Hambach Castle has many names. It was called Chestnut Castle(Kästeburg) and Maxburg. But in Germany, it is best known as the cradle ofGerman democracy. It was built on the site of an ancient Roman settlement atthe end of the XI century on the orders of Bishop Speyer Johann I. The castlewas abandoned and gradually turned into ruins starting in mid-XVI century,after a series of fires and wars.
About 30,000Germans gathered near the ruins of Hambach Castle on May 27, 1832. They stageda demonstration against the tightening policy of the Bavarian kingdom. Theirdemands included unification of the country, freedom of the press, equality, andgeneral elections. On that day the black-red-gold flag rose on the castle forthe first time. It became the symbol of freedom and unity, and in future - itbecame the national flag of Germany.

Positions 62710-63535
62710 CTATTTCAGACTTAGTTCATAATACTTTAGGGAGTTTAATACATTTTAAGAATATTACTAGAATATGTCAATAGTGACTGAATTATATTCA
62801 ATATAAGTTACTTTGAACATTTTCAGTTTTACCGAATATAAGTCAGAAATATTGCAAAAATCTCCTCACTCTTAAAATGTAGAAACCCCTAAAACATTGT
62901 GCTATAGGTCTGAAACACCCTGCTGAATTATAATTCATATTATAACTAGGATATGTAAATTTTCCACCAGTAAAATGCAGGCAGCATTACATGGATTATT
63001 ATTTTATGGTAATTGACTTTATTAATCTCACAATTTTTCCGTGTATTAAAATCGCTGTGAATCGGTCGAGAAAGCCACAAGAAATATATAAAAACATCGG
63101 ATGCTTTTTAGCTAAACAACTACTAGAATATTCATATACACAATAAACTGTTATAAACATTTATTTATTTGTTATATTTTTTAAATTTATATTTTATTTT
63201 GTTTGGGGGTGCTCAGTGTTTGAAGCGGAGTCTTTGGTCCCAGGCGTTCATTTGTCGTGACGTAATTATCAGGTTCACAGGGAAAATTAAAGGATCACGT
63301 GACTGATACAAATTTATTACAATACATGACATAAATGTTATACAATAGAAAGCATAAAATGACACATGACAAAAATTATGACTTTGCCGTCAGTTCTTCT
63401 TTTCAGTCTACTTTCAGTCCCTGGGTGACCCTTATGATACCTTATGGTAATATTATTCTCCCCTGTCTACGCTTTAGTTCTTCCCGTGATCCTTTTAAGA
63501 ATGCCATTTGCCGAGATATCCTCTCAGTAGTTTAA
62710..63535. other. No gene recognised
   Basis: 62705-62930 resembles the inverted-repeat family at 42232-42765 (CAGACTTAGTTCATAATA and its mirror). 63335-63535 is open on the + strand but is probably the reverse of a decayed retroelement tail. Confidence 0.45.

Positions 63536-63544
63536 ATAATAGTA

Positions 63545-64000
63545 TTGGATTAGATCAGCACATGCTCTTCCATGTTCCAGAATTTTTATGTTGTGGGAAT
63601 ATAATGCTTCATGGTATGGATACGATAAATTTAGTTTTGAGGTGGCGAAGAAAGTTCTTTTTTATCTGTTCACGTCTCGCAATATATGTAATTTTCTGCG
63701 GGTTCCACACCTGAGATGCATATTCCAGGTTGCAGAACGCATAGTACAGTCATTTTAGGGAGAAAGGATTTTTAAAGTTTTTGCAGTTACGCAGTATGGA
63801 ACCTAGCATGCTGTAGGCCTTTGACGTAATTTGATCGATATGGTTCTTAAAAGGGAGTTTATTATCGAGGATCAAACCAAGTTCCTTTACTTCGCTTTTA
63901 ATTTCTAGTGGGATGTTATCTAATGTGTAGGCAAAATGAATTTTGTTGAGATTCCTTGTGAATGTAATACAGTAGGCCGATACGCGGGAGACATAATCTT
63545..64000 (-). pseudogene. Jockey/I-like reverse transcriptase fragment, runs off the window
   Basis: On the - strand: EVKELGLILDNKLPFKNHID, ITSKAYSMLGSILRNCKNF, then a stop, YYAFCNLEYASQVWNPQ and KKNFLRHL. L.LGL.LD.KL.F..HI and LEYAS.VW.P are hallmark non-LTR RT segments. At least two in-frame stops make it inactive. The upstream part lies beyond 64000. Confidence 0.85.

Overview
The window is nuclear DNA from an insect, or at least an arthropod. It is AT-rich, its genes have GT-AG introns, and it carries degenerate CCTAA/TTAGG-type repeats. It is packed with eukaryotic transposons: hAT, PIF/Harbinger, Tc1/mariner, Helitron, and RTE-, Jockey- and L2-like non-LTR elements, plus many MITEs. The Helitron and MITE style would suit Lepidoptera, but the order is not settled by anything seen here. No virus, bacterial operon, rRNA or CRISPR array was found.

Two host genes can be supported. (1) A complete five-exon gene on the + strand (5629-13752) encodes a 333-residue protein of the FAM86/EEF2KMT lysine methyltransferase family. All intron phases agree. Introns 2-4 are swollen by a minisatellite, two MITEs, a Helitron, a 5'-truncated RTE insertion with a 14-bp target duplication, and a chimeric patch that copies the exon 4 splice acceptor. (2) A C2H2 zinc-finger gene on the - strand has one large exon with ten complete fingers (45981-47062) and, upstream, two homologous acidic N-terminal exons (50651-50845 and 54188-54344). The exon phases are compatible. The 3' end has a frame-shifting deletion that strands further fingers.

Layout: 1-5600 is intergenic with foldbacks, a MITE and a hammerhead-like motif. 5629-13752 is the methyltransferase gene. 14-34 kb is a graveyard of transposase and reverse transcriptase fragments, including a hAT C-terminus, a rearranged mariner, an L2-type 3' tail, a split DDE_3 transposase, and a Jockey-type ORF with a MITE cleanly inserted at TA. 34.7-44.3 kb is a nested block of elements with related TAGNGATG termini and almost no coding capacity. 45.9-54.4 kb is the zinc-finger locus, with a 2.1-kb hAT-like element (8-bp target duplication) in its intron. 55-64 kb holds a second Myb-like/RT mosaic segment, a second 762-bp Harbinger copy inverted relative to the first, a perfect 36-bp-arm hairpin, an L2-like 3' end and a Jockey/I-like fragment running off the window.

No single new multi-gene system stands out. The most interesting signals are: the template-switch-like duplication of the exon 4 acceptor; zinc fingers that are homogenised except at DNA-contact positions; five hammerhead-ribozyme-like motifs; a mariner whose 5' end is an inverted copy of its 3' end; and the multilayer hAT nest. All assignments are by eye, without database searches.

In the XXcentury, the castle was reconstructed. Since 1982, it has housed a museum-theSchloss Museum. The exposition covers the prehistory of the Hambach Fest,freedom of speech, the history of the German parliamentary system, thedevelopment of democracy in Europe. In it you can see the flag, which became thesymbol of democratic Germany. During the restoration, Swiss architect Max Dudleradded a restaurant with a panoramic terrace offering stunning views of Neustadtan der Weinstrasse to the castle’s interior.